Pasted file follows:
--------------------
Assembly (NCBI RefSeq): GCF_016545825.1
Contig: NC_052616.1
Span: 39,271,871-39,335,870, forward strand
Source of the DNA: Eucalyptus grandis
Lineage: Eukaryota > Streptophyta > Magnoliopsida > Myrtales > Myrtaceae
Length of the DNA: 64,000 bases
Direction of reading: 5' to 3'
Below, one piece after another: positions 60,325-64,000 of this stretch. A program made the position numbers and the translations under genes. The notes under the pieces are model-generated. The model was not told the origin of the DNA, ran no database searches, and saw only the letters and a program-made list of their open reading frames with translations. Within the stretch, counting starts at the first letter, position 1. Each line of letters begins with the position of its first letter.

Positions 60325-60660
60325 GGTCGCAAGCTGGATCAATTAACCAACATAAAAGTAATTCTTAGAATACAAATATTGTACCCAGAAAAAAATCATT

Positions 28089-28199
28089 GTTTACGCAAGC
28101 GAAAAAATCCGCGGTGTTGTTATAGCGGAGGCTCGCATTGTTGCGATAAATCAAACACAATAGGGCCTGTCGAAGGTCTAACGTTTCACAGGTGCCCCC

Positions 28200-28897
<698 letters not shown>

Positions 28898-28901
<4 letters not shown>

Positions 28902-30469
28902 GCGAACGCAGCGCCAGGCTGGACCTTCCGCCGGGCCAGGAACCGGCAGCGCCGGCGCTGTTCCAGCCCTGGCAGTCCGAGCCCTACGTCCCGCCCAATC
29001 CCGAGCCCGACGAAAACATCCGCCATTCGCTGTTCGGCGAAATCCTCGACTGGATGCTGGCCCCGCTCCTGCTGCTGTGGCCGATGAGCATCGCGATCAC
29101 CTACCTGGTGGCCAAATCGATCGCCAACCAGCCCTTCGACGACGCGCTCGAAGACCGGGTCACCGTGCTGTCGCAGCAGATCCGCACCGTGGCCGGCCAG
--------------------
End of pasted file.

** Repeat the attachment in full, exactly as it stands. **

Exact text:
Assembly (NCBI RefSeq): GCF_016545825.1
Contig: NC_052616.1
Span: 39,271,871-39,335,870, forward strand
Source of the DNA: Eucalyptus grandis
Lineage: Eukaryota > Streptophyta > Magnoliopsida > Myrtales > Myrtaceae
Length of the DNA: 64,000 bases
Direction of reading: 5' to 3'
Below, one piece after another: positions 60,325-64,000 of this stretch. A program made the position numbers and the translations under genes. The notes under the pieces are model-generated. The model was not told the origin of the DNA, ran no database searches, and saw only the letters and a program-made list of their open reading frames with translations. Within the stretch, counting starts at the first letter, position 1. Each line of letters begins with the position of its first letter.

Positions 60325-60660
60325 GGTCGCAAGCTGGATCAATTAACCAACATAAAAGTAATTCTTAGAATACAAATATTGTACCCAGAAAAAAATCATT

Positions 28089-28199
28089 GTTTACGCAAGC
28101 GAAAAAATCCGCGGTGTTGTTATAGCGGAGGCTCGCATTGTTGCGATAAATCAAACACAATAGGGCCTGTCGAAGGTCTAACGTTTCACAGGTGCCCCC

Positions 28200-28897
<698 letters not shown>

Positions 28898-28901
<4 letters not shown>

Positions 28902-30469
28902 GCGAACGCAGCGCCAGGCTGGACCTTCCGCCGGGCCAGGAACCGGCAGCGCCGGCGCTGTTCCAGCCCTGGCAGTCCGAGCCCTACGTCCCGCCCAATC
29001 CCGAGCCCGACGAAAACATCCGCCATTCGCTGTTCGGCGAAATCCTCGACTGGATGCTGGCCCCGCTCCTGCTGCTGTGGCCGATGAGCATCGCGATCAC
29101 CTACCTGGTGGCCAAATCGATCGCCAACCAGCCCTTCGACGACGCGCTCGAAGACCGGGTCACCGTGCTGTCGCAGCAGATCCGCACCGTGGCCGGCCAG